Be Tax-Smart and Hire Your Children
Hiring your children to do legitimate work for your business has often been a great tax-saving strategy. With the new changes in the tax laws (Tax Cuts and Jobs Act) this tactic is even more attractive for 2018. Before you run off and hand the office keys to little Charlie, please consider reading the entire article first.
If you do decide to hire your children as employees (they must perform legitimate work) in your business, you may deduct their wages from your business income as a business expense. Additionally, if they’re under 18, you won’t have to withhold or pay any FICA Tax (Social Security or Medicare)*. By doing so, you can shift a portion of your business income from you and your wife’s tax bracket to a much lower bracket.
* You don’t have to pay payroll taxes for employing your kids if your business is a sole-proprietorship, a single-member LLC taxed as a disregarded entity, or an LLC taxed as a partnership and owned solely by you and your spouse. But if your business is a corporation, there are workarounds for that as well.
Why is this more attractive with the new Tax Laws (TCJA Reform)
Your kids will have to pay tax on wages earned from your business, but only if they earn more than the standard deduction amount for the year. The Tax Cuts and Jobs Act increased the standard deduction from $6,350 to $12,000 for taxpayers who file as Single! Meaning, your kids can earn up to $12,000 in one year, and they will not owe a single dime in tax!
In case you are feeling generous and would like to bonus them, he or she will be taxed at a much-reduced rate. You can refer to the IRS site for the complete Income Tax Rate, but here is a portion of that:
- $9,526 to $38,700 (12%)
- $38,701 to $82,500 (22%)
- $82,501 to $157,500 (24%)
Assume your child earns $19,500 in 2018:
- He or she will have to only pay $750 in income tax
- ($19,500 – $12,000 (Standard Deduction) x 10% = $750
Sounds too easy? It is, but here are some rules you need follow:
- Hiring your child to do real work
You must hire them and make sure your child is a real employee. This means your child should do actual work for your business that is ordinary and necessary under IRC Code Section 162. Your child doesn’t have to be indispensable. But, the tasks your child performs should be common and helpful for your business.
For example, you might hire your tech-savvy child to help with your business’s website and social media accounts. Your child is performing common and helpful tasks for your business, even if the tasks aren’t directly related to your products or services.
It is highly recommended that you keep track of the work and hours your children perform by having them fill out timesheets. Doesn’t have to be anything fancy, a simple log will do, but do keep track! Remember, you can’t hire your kids for personal services, such as washing your car, mowing your grass, and other chores around the house. Wages paid must be for real work for your business.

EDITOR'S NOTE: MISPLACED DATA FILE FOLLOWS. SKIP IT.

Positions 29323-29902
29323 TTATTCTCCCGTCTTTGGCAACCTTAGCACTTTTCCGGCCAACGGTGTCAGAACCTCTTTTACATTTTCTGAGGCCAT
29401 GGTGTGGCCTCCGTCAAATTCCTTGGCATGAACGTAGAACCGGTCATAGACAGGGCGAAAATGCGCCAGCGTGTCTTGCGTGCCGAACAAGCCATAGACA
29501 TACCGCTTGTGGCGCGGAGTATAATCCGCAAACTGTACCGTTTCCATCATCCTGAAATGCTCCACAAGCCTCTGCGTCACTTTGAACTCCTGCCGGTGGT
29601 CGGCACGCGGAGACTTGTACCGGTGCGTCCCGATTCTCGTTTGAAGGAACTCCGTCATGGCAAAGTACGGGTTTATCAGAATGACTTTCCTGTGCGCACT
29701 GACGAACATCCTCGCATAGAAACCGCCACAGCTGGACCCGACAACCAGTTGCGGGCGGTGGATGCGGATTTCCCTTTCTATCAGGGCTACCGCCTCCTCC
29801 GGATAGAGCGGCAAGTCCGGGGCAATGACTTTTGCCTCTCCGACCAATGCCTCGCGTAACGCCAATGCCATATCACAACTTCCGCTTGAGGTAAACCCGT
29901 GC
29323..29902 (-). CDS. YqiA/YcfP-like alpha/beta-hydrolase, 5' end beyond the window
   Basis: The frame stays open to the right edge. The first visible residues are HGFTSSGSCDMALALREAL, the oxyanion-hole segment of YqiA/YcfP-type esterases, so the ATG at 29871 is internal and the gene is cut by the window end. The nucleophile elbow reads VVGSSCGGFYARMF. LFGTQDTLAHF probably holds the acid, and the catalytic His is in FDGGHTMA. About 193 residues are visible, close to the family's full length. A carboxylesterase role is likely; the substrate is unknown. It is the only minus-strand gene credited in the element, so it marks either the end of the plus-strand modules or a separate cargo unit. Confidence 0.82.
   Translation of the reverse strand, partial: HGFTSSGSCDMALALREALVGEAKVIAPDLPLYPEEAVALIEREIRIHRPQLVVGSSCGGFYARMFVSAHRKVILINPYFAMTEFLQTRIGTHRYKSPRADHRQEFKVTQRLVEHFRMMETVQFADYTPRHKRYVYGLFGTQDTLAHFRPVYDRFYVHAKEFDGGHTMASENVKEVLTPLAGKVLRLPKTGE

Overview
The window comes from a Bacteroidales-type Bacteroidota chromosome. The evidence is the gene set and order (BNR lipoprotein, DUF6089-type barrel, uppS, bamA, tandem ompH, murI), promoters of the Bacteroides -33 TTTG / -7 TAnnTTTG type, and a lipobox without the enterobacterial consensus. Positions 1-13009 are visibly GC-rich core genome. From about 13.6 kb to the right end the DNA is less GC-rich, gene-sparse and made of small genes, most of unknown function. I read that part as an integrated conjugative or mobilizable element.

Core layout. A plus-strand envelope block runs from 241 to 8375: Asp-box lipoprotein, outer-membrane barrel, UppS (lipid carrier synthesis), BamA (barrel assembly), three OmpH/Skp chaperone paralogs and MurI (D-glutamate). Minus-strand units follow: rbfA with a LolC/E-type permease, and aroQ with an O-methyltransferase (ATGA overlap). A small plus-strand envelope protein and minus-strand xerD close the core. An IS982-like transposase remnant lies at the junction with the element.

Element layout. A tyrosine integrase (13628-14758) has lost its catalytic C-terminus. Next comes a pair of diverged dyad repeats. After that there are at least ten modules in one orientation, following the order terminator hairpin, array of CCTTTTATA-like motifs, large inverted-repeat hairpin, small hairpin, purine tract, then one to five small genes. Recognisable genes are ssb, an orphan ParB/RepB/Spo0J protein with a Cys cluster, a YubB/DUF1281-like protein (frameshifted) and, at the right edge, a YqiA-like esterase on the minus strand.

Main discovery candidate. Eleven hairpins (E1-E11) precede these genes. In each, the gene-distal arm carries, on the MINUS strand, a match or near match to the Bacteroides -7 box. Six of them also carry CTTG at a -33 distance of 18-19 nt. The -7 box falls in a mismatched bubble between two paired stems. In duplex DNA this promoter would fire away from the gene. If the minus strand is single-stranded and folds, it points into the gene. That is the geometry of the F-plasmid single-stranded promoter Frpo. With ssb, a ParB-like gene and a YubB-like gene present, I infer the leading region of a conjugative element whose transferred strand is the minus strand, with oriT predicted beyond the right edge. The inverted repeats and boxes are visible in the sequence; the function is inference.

- You must comply with employment laws
You must treat your children just like any other employee. You must comply with the same legal requirements when you hire them; you need to complete a W-4, complete the citizenship (I-9) forms, and other employment verification. For hiring, employees and other related questions refer to our good partners at ADP.
- You must pay them real wages and the compensation must be reasonable
You must give your children actual paychecks. You cannot pay them in IOU’s, count their future college tuitions as income, or deduct their birthday parties as “wages.” IRS wants you to feed, educate, and support your children regardless if you are employing them or not.
We highly recommend paying your children by company checks or direct deposit, not with cash. Try to follow the same pay-cycle as other employees. The funds should be deposited into their account or a custodial account that you control until they turn 21. It is very important to have a “paper trail” in case the IRS comes knocking; you will be able to produce records easily.
When hiring your children, you must keep their compensation reasonable. You cannot over-pay them simply because they are related. For example, you hire your child to answer calls for you. You pay them $45 per hour, but the average rate for someone with similar skills is $20. The IRS may deem the extra $25 per hour as unreasonable. You can call local employment agencies in your area and find out what the going rate is for someone with similar skill sets.
If the IRS concludes that your children aren’t really employees, you’ll lose your tax deductions for their salary and benefits. And they’ll have to pay tax on their benefits. To avoid this, you should follow these simple rules.
** This material has been prepared for informational purposes only, and is not intended to provide, and should not be relied on for, tax, legal or accounting advice. You should consult your own tax, legal and accounting advisors before engaging in any transaction.
For more information, please contact Shawn Daei at Allied Tax Advisory Group and Schedule an appointment. We are conveniently located in Encino and the Westside.
Call Us @ (818) 338-9090